Aberdeen scientists identify genetic anxiety ‘switch’

Aberdeen scientists identify genetic anxiety ‘switch’

Scientists identify genetic anxiety ‘switch’: New research from the University of Aberdeen has identified an area of DNA in the human genome that plays a role in controlling anxiety.

  • Section of human and mouse DNA identified as gene ‘switch’ for anxiety
  • Removal of the ‘switch’ increased anxiety in mice
  • Switch also found to be associated with anxiety and obesity in humans
  • Paves way towards personalised anxiety medication

In the study the team found a section of DNA that ‘switches’ on key genes in parts of the brain that affect anxiety levels in mice.

Published in Molecular Psychiatry, the research led by Professor Alasdair Mackenzie was funded by the BBSRC, Tenovus Scotland GHI, the Medical Research Charity and Medical Research Scotland.

Professor Alasdair Mackenzie

According to the Mental Health Foundation, in the wake of the pandemic, anxiety is on the increase and as many as 1 in 5 people experience anxiety most or all of the time. It is also reported that a third of patients on anti-anxiety medication do not experience sustained remission from anxiety. The team behind this study from the University of Aberdeen hope that further research into this switch could help improve the lives of anxiety patients by identifying a new drug target.

Professor Mackenzie explains their novel approach to anxiety research: “We already know that 95 percent of the genetic differences associated with disease are found outside of protein coding genes. This part of the genome, known as the “non-coding genome” has not been well explored because we previously lacked the tools to do so.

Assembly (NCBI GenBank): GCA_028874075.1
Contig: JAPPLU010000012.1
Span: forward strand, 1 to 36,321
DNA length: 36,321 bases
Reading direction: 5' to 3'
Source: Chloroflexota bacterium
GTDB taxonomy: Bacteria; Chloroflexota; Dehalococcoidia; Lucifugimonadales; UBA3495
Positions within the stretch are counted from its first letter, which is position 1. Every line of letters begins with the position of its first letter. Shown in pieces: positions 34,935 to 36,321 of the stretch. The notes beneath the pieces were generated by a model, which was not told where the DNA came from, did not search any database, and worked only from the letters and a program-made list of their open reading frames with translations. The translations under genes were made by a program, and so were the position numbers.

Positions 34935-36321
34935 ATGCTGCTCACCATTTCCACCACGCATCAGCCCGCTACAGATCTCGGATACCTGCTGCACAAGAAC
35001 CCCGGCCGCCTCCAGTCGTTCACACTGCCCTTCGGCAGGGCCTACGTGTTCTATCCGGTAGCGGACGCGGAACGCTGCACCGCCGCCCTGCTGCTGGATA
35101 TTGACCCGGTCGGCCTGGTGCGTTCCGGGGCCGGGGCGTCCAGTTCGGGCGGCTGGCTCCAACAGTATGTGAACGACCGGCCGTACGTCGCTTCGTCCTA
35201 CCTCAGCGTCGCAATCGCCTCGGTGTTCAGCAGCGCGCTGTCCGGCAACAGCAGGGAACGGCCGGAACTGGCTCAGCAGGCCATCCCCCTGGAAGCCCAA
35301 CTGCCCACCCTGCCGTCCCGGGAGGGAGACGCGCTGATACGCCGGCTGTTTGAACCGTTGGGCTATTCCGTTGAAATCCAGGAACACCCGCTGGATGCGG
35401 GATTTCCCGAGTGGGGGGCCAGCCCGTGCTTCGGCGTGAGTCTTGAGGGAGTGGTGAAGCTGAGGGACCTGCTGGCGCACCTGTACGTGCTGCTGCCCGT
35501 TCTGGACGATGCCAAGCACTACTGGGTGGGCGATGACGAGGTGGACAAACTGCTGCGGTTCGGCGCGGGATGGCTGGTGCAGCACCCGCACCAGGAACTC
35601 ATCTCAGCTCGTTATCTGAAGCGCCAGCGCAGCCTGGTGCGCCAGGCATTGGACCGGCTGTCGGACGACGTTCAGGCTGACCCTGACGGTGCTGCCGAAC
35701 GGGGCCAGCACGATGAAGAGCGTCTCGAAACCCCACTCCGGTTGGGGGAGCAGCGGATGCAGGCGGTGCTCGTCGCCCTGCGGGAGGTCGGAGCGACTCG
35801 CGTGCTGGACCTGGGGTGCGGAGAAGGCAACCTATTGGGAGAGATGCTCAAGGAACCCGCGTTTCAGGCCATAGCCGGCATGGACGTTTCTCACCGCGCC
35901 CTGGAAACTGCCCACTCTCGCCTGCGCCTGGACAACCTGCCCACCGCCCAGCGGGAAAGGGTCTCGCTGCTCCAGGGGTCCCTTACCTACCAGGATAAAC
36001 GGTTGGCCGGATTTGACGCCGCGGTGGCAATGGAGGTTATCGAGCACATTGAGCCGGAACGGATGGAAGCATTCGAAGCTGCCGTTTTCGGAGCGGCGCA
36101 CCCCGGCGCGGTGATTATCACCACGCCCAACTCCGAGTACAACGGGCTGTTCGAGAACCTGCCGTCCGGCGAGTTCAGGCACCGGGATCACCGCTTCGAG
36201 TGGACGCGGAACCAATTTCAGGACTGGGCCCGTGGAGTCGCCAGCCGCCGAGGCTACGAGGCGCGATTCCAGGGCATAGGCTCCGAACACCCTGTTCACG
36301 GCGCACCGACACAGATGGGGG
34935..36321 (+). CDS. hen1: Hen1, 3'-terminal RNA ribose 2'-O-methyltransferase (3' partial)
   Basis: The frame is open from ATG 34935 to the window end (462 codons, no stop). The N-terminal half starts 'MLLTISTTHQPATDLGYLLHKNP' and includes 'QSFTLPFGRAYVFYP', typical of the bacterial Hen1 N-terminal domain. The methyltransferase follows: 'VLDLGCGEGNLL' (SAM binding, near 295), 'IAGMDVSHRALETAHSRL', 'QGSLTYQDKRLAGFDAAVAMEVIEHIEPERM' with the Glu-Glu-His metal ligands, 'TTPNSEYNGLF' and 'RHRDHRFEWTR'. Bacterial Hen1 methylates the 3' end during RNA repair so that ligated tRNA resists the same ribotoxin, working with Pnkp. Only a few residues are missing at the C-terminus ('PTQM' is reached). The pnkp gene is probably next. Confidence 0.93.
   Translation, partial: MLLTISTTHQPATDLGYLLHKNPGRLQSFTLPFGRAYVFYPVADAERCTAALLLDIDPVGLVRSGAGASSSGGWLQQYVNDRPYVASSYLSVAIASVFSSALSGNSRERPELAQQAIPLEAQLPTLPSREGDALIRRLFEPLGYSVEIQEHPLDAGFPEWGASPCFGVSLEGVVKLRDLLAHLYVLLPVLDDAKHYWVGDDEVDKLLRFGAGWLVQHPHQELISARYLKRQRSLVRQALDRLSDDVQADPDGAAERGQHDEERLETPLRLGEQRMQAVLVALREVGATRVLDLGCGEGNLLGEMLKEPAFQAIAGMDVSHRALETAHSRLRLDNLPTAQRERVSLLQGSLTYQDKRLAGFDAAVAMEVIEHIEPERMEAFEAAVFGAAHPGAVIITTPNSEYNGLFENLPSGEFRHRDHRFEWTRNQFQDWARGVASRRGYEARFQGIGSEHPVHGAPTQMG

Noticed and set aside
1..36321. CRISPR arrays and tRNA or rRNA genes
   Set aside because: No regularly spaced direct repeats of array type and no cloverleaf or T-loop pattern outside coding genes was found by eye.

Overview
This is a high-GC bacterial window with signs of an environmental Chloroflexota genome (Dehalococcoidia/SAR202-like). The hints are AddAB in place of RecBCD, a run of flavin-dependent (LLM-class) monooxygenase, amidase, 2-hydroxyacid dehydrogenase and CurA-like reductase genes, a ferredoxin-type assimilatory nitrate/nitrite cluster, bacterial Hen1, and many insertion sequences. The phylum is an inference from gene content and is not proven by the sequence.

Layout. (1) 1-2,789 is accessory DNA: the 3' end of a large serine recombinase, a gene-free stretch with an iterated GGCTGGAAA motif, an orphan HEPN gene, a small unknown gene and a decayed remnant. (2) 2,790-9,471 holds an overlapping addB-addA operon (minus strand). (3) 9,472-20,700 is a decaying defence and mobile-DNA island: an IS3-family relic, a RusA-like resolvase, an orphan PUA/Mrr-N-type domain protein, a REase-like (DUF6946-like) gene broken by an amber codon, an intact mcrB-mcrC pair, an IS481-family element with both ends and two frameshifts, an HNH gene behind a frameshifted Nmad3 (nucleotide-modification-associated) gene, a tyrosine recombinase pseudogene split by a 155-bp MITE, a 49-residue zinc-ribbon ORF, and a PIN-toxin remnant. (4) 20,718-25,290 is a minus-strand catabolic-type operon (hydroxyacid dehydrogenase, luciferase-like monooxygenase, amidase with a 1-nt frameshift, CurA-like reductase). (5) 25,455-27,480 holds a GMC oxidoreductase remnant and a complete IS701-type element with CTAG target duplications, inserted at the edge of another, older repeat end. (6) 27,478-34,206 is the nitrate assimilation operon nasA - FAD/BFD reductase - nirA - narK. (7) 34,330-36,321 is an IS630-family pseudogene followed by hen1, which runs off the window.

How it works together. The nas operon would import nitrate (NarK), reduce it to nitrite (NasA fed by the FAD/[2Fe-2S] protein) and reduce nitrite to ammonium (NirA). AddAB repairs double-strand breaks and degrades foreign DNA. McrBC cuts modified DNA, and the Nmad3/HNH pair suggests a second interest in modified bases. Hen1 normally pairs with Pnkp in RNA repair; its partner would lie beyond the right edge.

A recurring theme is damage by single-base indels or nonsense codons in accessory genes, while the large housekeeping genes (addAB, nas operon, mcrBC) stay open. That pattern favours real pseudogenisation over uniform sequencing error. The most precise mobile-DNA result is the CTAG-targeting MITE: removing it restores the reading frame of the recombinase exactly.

“We also know that the non-coding genome contains information in the form of gene switches that tell genes where and when to be turned on. This is important as genes have to be switched on in the right cells and at the right times to ensure good health and when they are not turned on correctly can contribute to conditions like anxiety, depression and addiction. These areas of the non-coding genome are what we study in our lab.”

The team’s approach to understanding the role of the non-coding genome in anxiety, addiction and obesity, is unique. Professor Mackenzie’s team recognised that many of these switches have remained virtually unchanged or conserved for hundreds of millions of years and can be found in both humans and mice. “Our unique approach is to use CRISPR to delete these “conserved” switches from mice and then study their role in mood, food intake and preference for alcohol.”

Using CRISPR technology to delete specific areas in the genome, the team focussed on an enhancer called BE5.1- that controls the well-known BDNF gene, thereby increasing levels of anxiety in females. This suggests that BE5.1 is a key part of the complex genome machinery in the brain that modulates anxiety.

Professor Mackenzie and the team in Aberdeen have previously found other highly conserved switches that reduced anxiety as well as appetite and alcohol intake when they were deleted from the mouse genome and have provided a template of how to explore the function of enhancers in complex disease associated behaviours.

Dr Andrew McEwan, The first author on the publication summed up the main conclusions of the study: “To understand the basis of complex human diseases, that includes mental illness and other conditions such as obesity, depression and addiction, it is as important to understand the mechanisms that ensure proper production of proteins in the right cells as it is to understand the proteins themselves. This will only be achieved if we better understand the non-coding genome in health and disease and the function and role of the thousands of enigmatic gene switches that lurk in its depths”

Hippocratic Post: The Hippocratic Editorial and VT team. Please send your suggestions to submissions@hippocraticpost.com

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